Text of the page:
You wear a kippah because:
    The Divine schina is over us and a man is supposed to be reminded of that.

    Don’t women have the Divine Schina over them and shouldn’t they be reminded of that?

  • The Middle, a woman naturally has a higher spiritual level than a man … a MAN needs the constant reminder. That is one of the reasons why women are not halachically required to daven (pray) as well. I am sure the Chief Rabbi of Jewlicious can do a piece on this.

    Steve- they have no business to call themselves Rabbis. I have no beef if they call themselves leaders, but Rabbis, that is just fraud.

  • Scott:

    The definition of a Jew is in the Torah, not man-made like the Reform and Conservative New Age religions.

    Conservative Judaism goes by the Halakhic definition of matrilineal descent, so I’m not sure what you’re blabbering about.

    Hating Conservative Judaism does not necessarily make one an automatic expert in Conservative Judaism. You got you, you know, actually learn something about it first.

    All of the original rabbis that started the Conservative Movement were “orthodox” by any standards. The definition of “orthodox semicha”, AFAICT, is “receiving semicha from an orthodox rabbi”. And depending on your proficiency with induction, you can see where I’m going with this…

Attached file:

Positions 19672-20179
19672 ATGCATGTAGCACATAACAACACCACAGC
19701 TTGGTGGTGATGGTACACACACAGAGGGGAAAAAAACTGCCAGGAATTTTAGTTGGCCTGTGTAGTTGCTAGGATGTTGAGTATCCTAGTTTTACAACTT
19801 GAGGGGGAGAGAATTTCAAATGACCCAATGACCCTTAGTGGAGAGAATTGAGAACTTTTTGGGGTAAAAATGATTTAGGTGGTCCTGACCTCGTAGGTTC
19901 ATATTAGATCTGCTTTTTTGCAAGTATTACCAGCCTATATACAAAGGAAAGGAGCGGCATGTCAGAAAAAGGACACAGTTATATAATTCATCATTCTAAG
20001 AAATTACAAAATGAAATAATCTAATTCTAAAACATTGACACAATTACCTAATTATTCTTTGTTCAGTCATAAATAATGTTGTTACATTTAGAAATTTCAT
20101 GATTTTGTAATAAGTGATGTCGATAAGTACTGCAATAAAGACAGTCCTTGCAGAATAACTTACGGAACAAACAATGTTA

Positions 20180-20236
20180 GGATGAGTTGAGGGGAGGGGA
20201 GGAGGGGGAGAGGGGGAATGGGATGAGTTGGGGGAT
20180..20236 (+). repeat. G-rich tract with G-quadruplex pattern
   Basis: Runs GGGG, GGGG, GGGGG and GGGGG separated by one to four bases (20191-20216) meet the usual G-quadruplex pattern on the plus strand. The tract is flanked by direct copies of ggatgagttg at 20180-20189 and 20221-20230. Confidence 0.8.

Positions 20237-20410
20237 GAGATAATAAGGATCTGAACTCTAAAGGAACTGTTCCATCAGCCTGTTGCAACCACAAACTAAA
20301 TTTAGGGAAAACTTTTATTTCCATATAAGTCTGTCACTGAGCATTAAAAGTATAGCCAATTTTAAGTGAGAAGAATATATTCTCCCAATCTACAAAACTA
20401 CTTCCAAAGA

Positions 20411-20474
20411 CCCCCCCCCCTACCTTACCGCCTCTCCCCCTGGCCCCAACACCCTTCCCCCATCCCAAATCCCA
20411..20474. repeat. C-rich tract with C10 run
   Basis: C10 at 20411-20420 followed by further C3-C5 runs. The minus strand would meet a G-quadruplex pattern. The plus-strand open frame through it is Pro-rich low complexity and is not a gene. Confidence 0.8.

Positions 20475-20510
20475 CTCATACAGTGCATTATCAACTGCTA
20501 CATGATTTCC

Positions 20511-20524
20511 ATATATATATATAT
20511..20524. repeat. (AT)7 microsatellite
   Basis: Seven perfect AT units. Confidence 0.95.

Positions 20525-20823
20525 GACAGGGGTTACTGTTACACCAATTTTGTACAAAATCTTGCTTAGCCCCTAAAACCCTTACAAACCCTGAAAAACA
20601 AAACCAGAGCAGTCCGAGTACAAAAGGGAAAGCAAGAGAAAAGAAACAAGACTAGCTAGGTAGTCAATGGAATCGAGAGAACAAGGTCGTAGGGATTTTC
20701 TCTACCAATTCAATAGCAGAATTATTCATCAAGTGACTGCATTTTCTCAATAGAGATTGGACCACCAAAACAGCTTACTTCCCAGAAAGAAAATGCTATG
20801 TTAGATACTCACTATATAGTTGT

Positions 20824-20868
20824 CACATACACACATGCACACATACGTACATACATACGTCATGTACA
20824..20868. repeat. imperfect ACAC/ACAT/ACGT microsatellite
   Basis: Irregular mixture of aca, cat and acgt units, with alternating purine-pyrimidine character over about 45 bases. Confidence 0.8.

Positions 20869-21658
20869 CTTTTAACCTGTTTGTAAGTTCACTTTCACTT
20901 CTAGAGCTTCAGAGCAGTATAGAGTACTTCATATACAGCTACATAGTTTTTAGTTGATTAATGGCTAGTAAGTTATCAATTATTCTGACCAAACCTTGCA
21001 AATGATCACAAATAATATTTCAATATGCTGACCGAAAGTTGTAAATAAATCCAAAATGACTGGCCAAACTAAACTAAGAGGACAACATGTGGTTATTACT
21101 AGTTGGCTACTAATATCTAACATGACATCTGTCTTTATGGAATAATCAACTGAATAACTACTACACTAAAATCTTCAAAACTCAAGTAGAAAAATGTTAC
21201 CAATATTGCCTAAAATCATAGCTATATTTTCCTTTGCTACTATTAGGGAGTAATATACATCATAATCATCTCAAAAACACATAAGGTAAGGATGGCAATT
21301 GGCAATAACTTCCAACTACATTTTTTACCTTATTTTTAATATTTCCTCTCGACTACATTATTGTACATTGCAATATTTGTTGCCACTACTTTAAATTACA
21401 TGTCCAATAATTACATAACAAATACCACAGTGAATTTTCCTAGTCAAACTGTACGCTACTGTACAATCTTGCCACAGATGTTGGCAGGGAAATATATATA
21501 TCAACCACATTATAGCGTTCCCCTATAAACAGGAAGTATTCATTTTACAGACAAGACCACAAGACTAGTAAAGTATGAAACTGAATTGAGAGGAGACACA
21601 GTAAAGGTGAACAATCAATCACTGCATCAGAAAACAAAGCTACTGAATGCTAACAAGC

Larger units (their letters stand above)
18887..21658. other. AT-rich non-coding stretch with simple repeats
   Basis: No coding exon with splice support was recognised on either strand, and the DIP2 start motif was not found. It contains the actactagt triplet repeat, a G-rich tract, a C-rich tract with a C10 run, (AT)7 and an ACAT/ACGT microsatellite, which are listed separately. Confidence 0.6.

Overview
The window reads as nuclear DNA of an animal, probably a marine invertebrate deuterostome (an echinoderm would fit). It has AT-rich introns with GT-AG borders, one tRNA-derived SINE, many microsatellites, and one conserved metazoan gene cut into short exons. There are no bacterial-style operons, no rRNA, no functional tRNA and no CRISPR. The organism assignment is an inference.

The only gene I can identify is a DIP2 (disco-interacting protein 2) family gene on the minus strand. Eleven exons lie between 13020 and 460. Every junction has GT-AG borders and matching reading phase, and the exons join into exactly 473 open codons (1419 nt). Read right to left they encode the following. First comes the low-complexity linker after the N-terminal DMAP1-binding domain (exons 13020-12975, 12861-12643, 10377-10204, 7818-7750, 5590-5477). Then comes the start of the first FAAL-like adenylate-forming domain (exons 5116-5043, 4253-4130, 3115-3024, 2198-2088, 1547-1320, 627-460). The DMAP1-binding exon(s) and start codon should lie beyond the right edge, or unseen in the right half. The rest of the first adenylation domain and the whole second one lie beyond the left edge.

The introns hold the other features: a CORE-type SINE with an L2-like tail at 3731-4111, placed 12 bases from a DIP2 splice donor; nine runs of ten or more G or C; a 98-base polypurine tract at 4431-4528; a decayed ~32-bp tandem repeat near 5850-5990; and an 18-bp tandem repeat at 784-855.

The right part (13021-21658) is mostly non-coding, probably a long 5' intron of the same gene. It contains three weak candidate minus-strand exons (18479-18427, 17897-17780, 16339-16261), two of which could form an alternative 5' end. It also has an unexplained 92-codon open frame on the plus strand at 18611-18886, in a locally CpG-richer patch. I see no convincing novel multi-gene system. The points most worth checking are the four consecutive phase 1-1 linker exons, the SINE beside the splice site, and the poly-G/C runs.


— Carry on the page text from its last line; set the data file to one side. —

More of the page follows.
• Scott, I am a little confused. If a woman has a higher spiritual level than a man, wouldn’t you want her to be a spiritual leader like a rabbi? To my knowledge, women aren’t permitted to be rabbis and are greatly discouraged from becoming scholars. When Jews speak about the “gedolim,” the “great scholars,” don’t they relate not only to these men’s intellectual capacity but also to their spirituality? Surely then, you would want women, with their higher spiritual level, to be scholars and rabbis.

    Putting that aside, however, and returning to your comment, I am a little confused by your problem (that brings laughter to your lips) with women wearing a kippah or tefillin. After all, you can be the most spiritual person on Earth, but you remain a mere person. God, on the other hand, is far greater than what we can even comprehend, right? And if that is so, then even the most spiritual person should humble themselves before God and should care to remind themselves of his greatness. Why shouldn’t women feel and act the same way? Of course they should.

    If I were you, I would purchase kippot and tefillin sets for your daughters and wife, Scott. This is no laughing matter – their spiritual sustenance is no less important than yours.

  • I meant, right, women are naturally holier than men. Men have the merit, and difficulty, of struggling with a less holy nature. TM, you seem to want women and men to be interchangeable, as if all differences were merely personal.